The French account of the 1730 siege of a Mesquakie fort, the remains of which are buried beneath rows of corn, are the “the beginning of history in McLean County,” the Parkland College professor said. What remains below the ground are buried trenches and dug-in houses, musket balls, arrow points and various tools and goods, such as blades from hinged French knives.
It was the last stand for the Mesquakie, who were outnumbered in the fortified grove near the Sangamon River, Steele said. There were up to 900 people in the acre-size fort, including women and children, and 1,400 French and Illini troops around them during a 23-day battle, he said.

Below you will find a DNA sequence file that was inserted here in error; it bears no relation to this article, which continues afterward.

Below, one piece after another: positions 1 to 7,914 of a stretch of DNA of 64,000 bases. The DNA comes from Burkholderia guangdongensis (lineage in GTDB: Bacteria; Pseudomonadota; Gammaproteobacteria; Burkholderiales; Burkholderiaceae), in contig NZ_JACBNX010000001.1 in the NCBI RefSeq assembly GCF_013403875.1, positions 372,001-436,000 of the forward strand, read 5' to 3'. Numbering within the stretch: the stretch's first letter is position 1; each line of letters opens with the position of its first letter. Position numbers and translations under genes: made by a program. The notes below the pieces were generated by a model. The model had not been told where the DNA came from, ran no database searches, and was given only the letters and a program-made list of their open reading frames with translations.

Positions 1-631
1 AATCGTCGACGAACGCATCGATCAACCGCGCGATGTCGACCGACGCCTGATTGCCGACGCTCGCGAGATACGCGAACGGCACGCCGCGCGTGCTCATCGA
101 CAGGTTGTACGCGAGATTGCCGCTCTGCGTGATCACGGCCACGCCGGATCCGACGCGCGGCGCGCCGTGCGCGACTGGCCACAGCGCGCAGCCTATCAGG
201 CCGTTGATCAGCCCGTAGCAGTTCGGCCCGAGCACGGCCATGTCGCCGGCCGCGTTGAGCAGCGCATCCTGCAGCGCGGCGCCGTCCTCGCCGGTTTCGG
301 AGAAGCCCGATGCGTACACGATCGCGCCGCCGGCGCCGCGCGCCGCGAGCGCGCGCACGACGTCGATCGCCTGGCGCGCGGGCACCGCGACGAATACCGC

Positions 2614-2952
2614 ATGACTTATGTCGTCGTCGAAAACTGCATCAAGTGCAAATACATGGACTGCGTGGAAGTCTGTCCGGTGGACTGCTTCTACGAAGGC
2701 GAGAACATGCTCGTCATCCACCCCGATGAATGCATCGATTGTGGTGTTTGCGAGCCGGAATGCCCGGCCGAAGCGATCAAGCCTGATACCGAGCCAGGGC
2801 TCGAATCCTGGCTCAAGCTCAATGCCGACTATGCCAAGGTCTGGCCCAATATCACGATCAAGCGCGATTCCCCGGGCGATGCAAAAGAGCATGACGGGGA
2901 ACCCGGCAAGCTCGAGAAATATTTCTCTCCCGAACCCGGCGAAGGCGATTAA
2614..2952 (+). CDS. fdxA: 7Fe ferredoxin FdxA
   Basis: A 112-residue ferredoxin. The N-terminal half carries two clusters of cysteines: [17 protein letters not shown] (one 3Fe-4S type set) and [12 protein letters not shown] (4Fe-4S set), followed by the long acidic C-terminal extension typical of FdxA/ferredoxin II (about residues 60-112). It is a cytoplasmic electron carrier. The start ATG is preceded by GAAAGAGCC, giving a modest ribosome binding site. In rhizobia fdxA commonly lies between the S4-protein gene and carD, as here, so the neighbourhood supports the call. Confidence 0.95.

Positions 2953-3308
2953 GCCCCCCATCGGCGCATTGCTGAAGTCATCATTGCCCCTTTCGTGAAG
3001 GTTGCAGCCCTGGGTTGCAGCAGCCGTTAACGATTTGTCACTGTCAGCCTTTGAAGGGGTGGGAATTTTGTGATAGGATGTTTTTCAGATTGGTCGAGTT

The professor, his wife, 10 students and a woman whose family has owned the farm since the 1800s have been at the dig site near Saybrook several hours four times a week for the last three weeks, and the class is scheduled to end today. But Steele said he may extend the dig.
People had lived in the area about 12,000 years, but the military accounts are the first written histories for the area, he said.
Not familiar with Saybrook's location, well here's a map.